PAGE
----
It is in the middle of nowhere, but depending on where you wanna go it’s either 15-30min drive. BRING CHANGE! YOUR RIGHT NEXT TO TI THE TURN PIKE. Greens burg is where you’ll find all your needs like grocery stores, the mall, a few wines yards etc.
This campground is really lovely. It’s quiet and off by itself; so you’re really able to enjoy being outside. The roads and sites are gravel with full hook ups. You’ll have to back in, and four wheel drive helps. Only 55min to the heart of Pittsburgh was a big draw and it’s situated close enough to a camper world if you need anything from there. The owner is very nice and easy to work with. This is a quiet place and I highly recommend it if you need a place for a few days!
This place wasn't bad but nothing really stellar about it either. I visited on a Tuesday in early July and stayed the night with my 9 year old son. Literally the park was abandoned - no visitors, hardly any employees to be seen (saw one guy mowing grass, that was it), and the park office itself closed except for on the weekends. We drove down to the main area of the park to check out the old mill, canal lock, ect. Really cool looking and quaint, but again, everything locked up so you couldn't go inside or find out much more additional info. The creek itself is very beautiful and the campground manager I talked to said a lot of people canoe or kayak down its length to the Ohio.
Campground has limited well water and a one seater vault toilet with no sinks, showers, ect. I stayed in spot 55 on the northern part of the campground which was pretty wooded, but not private. All spots can see into other camps. Small creek ran behind the end of the loop but it was mostly stagnant water which made it very buggy at night. Overall like I said, not a bad place, but I wouldn't rush to come back unless I was on some type of canoeing trip.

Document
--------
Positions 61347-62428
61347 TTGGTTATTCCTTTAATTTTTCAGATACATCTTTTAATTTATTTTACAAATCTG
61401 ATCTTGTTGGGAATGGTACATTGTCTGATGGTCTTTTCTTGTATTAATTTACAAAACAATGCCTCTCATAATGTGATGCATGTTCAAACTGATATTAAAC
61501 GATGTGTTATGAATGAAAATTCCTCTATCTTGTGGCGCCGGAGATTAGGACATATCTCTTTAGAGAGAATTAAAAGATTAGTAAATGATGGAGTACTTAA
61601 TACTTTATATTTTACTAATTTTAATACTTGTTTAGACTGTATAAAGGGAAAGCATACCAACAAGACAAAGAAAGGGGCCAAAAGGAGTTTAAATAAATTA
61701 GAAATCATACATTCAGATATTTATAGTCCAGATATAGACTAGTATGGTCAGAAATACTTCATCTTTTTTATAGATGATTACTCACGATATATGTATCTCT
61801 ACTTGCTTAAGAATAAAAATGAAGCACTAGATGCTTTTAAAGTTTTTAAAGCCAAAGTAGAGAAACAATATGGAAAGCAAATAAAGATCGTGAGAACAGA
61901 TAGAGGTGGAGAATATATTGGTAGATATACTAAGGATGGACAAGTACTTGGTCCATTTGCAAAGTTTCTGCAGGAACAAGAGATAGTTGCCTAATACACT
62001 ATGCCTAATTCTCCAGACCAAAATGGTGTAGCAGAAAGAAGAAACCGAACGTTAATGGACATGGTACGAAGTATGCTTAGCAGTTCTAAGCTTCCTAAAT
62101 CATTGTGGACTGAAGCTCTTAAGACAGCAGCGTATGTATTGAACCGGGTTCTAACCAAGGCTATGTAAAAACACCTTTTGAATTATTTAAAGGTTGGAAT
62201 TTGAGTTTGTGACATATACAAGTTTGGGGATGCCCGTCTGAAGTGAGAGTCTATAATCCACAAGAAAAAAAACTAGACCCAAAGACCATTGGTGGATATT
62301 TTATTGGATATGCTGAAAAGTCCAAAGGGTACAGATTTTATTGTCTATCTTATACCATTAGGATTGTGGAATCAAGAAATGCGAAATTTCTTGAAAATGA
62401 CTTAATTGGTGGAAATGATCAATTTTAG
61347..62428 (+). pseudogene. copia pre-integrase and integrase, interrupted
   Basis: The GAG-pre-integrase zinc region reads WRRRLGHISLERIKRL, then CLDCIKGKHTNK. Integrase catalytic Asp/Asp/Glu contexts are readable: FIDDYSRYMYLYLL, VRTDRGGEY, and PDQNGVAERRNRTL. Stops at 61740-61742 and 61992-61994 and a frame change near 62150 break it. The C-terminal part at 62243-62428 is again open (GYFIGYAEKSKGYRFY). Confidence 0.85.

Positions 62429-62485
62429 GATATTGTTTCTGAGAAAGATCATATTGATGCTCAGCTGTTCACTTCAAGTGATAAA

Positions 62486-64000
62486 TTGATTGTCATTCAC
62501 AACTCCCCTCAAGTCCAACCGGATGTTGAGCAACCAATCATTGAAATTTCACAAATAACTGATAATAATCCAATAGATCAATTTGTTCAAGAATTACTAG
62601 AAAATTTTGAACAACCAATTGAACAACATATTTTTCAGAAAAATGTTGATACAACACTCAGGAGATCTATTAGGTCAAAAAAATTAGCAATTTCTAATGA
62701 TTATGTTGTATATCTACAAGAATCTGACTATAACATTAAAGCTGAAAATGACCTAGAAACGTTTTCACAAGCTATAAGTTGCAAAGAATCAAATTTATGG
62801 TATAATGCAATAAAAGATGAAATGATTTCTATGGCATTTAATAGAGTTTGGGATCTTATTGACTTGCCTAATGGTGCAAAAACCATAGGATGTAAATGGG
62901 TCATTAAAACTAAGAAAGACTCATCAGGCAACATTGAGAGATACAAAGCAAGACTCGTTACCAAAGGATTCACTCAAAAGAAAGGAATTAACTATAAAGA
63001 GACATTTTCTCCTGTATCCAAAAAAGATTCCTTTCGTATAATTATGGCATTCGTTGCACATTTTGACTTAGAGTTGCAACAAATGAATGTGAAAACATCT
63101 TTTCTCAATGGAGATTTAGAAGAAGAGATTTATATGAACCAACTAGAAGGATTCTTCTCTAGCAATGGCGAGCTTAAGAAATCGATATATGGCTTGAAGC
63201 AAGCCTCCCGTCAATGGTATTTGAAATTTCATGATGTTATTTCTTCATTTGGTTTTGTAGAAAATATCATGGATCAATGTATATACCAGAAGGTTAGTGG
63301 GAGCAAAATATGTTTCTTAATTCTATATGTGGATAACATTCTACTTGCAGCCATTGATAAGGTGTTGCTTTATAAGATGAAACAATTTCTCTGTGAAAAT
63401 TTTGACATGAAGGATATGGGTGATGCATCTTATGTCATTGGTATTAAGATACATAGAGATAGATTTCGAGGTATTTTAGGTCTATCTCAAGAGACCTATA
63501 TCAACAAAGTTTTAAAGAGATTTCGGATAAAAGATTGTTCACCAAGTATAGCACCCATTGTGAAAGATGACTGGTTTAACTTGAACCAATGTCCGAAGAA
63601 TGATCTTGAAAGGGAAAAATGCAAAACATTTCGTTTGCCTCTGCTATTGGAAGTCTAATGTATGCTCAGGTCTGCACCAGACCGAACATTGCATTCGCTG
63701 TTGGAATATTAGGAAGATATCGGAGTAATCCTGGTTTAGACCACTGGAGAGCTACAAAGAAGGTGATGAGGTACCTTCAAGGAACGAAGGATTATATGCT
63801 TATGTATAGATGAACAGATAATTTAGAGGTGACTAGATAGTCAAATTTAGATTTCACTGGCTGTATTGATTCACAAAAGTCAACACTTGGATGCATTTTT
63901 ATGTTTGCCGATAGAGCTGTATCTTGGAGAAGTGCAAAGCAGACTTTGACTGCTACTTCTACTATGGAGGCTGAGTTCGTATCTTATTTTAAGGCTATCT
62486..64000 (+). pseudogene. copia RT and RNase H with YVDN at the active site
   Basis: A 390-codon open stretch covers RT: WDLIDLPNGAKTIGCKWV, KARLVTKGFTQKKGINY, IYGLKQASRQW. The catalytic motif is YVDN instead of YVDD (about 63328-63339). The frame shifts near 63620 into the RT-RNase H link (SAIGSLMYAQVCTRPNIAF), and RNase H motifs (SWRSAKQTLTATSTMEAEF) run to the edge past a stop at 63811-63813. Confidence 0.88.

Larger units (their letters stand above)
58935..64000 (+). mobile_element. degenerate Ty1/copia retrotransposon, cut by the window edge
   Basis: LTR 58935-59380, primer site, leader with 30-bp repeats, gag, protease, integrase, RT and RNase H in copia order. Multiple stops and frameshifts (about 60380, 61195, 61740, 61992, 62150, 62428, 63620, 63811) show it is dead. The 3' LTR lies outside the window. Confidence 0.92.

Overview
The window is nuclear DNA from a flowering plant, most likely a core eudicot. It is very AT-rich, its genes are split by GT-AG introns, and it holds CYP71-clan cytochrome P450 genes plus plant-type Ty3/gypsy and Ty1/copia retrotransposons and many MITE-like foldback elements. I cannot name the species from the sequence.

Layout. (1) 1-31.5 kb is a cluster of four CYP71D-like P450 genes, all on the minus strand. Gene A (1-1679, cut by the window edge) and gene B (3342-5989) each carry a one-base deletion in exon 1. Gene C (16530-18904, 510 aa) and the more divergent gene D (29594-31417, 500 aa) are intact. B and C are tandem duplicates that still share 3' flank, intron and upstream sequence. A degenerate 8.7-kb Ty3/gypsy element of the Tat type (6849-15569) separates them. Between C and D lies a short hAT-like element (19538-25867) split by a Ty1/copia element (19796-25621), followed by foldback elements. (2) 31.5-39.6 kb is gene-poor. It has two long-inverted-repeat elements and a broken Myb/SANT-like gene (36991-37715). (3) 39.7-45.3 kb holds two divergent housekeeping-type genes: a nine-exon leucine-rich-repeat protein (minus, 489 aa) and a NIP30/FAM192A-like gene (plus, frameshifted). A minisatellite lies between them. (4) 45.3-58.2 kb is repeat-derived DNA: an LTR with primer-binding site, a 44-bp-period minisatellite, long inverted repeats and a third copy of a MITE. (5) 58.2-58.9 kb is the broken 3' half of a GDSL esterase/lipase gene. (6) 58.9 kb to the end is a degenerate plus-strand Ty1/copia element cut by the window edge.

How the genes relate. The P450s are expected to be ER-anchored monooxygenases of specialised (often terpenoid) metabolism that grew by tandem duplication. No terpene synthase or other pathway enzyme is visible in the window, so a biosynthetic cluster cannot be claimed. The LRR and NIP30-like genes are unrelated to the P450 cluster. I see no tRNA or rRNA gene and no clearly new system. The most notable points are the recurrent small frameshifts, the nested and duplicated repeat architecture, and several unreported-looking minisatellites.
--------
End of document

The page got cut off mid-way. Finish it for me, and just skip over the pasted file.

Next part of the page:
Moraine is a really large state park with a huge lake, nice beaches, and tons of trails. The north country trail runs for over a dozen miles from end to end. This review is of the shelter sites, of which there is one, for backpacking along the trail. There are three shelters which are all very mouse infested. I believe this is because the site does not have a bear pole or bear box, so I think most people probably don't hang their food like they should and thus the mice move in to forage. Of the 3, the Hilltop shelter 2, which we stayed in is the nicest and private. There is a rustic vault toilet but no water at the site. I asked the lady at the park office if there was water nearby and she said yes, just hike down to the access road and over to the group tenting site to fillup. I'll tell you, this is not close - easily a 2-3 mile round trip.
Park itself is gorgeous with a large lake and designated swimming area. Place attracts a lot of people in the summer as its basically in the Pittsburgh suburbs along a major road artery. There are 2 campgrounds in the park, the hillside one and the one on the lake. The lakeside one is a glorified trailer park and is packed during the summer with no privacy. I hiked with my son all the trails in the park and cut through and did not like what I saw. The hillside one doesn't get near the crowds and it set in the woods. There are some very secluded sites.
I have been to Raccoon Creek many times as it is one of the closest camping places to the Pittsburgh metro area. The park it self is large, has over 40 miles of trails, a fantastic backpacking loop setup for beginners, and a nice lake for swimming, fishing, ect. I would give the park as a whole a 5/5 but for tent camping the campground is mediocre. It is a really large campground with lots of adjoining loops. We stayed in the tent loop at the back of the campground. The area is not wooded at all and most sites look right into the sites next to them. If you are like me and crave privacy, avoid. The bathroom was rather dirty also. There is a trail that leads down from the tent loop to the beach which is cool but very very steep (not for too young or old). Overall, if you are looking to stay in a camp in this park I'd suggest doing the backpacking loop instead. Grab your permit at the park office, park at the heritage trail lot in the southern end of the park and hike to the Pioneer shelter. Sites 4 and 5 are amazing. Note though that the Pioneer site does not have water so you will need to filter water from a stream on the way, though there are many opportunities. The Sioux site is overgrown and is not worth backpacking to, though it does have a water pump and is close to the park office.
Great campground with a great staff. This was the first campground we ever RV’ed in and we’ve returned now for three years. Great memories.